Investing.com -- A Russian nuclear energy official pleaded guilty to conspiracy to commit money laundering on Monday in connection with his role in arranging more than $2 million in corrupt payments to influence the awarding of contracts from the Russian-state owned nuclear energy company to businesses in the U.S..
Vadim Mikerin, 56, Chevy Chase, Maryland pleaded guilty on Monday to one count of conspiracy to commit laundering in violation of the Foreign Corrupt Practices Act (FCPA). Mikerin previously served as the president of Tenam Corporation, a subsidiary of Tenex, a Russian provider of uranium enrichment services to nuclear power companies worldwide.
For a period of more than 10 years beginning in 2004, Mikerin and two co-conspirators allegedly plotted to send funds from accounts in Maryland to shell accounts in Cyprus, Latvia and Switzerland through October, 2014. Mikerin admitted the corrupt payments were made to secure improper advantages for companies that conducted business with Tenex.
Last November, Mikerin was placed under arrest for allegedly accepting bribes of more than $1.6 million in exchange for arranging contracts involving the transport of radioactive material from Russia to the U.S. in excess of $33 million. At the time, U.S. investigators accused Mikerin of conspiring with Daren Condrey of Transport Logistics in Fulton, Md. to deliver uranium to the U.S. companies on a non-competitive basis. Mikerin later admitted to transferring more than $2.1 million to the shell accounts located outside the U.S.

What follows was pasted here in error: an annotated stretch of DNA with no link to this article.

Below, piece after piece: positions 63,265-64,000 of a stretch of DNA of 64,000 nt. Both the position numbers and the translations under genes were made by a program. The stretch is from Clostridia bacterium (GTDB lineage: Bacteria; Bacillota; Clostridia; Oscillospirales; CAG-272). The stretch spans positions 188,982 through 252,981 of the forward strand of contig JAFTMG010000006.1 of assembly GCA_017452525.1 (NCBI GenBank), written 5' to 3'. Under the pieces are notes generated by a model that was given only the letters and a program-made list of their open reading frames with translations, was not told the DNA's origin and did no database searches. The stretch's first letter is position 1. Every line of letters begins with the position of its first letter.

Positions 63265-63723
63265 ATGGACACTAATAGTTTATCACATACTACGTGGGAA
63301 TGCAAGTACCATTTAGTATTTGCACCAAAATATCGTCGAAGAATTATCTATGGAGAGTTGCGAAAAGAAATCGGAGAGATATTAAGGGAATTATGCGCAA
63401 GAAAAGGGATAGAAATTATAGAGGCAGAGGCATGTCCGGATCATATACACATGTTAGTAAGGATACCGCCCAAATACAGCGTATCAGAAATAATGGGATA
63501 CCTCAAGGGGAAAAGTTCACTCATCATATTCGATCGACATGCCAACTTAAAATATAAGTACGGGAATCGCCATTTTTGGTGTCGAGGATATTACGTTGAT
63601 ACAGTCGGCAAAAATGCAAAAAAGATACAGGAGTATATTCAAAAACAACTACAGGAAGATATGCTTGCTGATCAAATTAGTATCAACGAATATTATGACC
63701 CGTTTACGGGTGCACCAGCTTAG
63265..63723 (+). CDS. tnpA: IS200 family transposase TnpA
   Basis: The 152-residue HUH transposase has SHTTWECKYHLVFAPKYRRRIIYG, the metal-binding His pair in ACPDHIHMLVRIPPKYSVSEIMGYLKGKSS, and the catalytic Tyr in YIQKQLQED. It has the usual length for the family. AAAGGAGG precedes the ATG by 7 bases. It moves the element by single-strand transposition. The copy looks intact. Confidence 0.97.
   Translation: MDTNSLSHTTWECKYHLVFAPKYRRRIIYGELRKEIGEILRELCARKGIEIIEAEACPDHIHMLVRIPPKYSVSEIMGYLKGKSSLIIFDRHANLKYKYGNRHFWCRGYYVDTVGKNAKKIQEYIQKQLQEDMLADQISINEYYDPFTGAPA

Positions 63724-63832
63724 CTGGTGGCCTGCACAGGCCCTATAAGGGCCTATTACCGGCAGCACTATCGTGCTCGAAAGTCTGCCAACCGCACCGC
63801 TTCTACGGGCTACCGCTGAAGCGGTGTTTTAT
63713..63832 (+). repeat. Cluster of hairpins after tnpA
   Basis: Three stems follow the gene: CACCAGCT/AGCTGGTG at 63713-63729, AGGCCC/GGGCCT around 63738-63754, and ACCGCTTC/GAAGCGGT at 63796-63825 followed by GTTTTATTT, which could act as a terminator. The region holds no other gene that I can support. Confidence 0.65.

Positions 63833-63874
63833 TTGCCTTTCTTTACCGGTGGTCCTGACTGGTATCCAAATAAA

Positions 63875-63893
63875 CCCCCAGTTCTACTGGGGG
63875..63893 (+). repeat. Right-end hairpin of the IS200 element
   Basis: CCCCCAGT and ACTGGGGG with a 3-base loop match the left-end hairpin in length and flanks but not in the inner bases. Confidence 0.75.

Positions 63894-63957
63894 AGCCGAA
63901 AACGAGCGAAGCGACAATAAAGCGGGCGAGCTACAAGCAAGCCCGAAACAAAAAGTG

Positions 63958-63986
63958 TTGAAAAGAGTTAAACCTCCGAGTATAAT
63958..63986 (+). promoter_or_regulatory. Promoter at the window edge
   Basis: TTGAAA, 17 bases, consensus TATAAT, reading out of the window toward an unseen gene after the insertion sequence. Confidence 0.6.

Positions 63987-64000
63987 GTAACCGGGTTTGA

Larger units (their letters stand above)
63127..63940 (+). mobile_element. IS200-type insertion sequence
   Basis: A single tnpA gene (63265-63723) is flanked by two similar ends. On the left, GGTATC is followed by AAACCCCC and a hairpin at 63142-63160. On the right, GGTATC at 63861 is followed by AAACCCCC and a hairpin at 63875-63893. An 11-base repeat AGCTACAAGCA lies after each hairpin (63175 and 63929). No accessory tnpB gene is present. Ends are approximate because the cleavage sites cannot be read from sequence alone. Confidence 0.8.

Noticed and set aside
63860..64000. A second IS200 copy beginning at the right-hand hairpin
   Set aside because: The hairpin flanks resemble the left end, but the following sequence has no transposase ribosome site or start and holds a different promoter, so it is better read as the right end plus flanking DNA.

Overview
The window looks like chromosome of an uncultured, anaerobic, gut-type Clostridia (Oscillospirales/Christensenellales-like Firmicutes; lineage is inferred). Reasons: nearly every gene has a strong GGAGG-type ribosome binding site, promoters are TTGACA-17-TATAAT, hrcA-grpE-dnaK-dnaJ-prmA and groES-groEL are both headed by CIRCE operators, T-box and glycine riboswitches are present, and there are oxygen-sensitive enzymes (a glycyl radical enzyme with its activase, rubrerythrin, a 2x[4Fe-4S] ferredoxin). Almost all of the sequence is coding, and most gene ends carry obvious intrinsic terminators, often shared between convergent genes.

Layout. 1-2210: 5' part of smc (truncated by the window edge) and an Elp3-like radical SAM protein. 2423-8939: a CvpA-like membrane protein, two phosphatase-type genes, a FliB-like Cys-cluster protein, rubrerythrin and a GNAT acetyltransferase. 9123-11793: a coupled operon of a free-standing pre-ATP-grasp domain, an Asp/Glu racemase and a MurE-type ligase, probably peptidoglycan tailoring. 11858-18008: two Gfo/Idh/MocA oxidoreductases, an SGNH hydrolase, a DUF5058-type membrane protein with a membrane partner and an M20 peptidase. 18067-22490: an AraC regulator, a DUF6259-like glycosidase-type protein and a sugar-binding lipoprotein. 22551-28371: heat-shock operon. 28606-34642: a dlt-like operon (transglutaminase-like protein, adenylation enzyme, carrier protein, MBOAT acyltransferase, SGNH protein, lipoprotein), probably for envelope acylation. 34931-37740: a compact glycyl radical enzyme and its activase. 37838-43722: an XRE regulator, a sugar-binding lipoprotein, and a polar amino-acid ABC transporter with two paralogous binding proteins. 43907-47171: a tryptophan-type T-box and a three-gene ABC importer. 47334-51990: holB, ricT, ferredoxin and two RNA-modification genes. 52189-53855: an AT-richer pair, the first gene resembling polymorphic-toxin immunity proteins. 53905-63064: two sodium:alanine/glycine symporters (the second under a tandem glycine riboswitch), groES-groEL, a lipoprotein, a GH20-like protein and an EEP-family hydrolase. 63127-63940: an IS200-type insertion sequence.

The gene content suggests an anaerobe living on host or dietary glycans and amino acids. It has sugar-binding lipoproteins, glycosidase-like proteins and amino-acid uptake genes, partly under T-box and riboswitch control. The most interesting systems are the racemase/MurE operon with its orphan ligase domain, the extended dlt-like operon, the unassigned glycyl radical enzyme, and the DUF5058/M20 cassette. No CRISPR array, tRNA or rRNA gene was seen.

As part of the scheme, the conspirators used code such as "lucky figure," "LF," and "cake" in an effort to disguise the transfer of corrupt payments. In March, 2012, Mikerin sent an email to one of his co-conspirators stating that "a channel for lucky figures has been confirmed so you will get an invoice for $48,089.30 tomorrow," according to court filings. Two days later, a wire transfer in the same amount was sent from an account in Maryland to a bank account in a shell company in Latvia.
Mikerin faces a maximum of five years in jail and a fine of $250,000 for the conviction. He is scheduled to be sentenced at a hearing in U.S. District Court in early-December. As part of the plea agreement, Mikerin also agreed to repay the illegal kickback of $2.1 million that he allegedly received through the course of the scheme.
In July, the general director of Tenex told Russian news agency RIA Novosti that the company expects to control 40% of the global uranium market by 2030.
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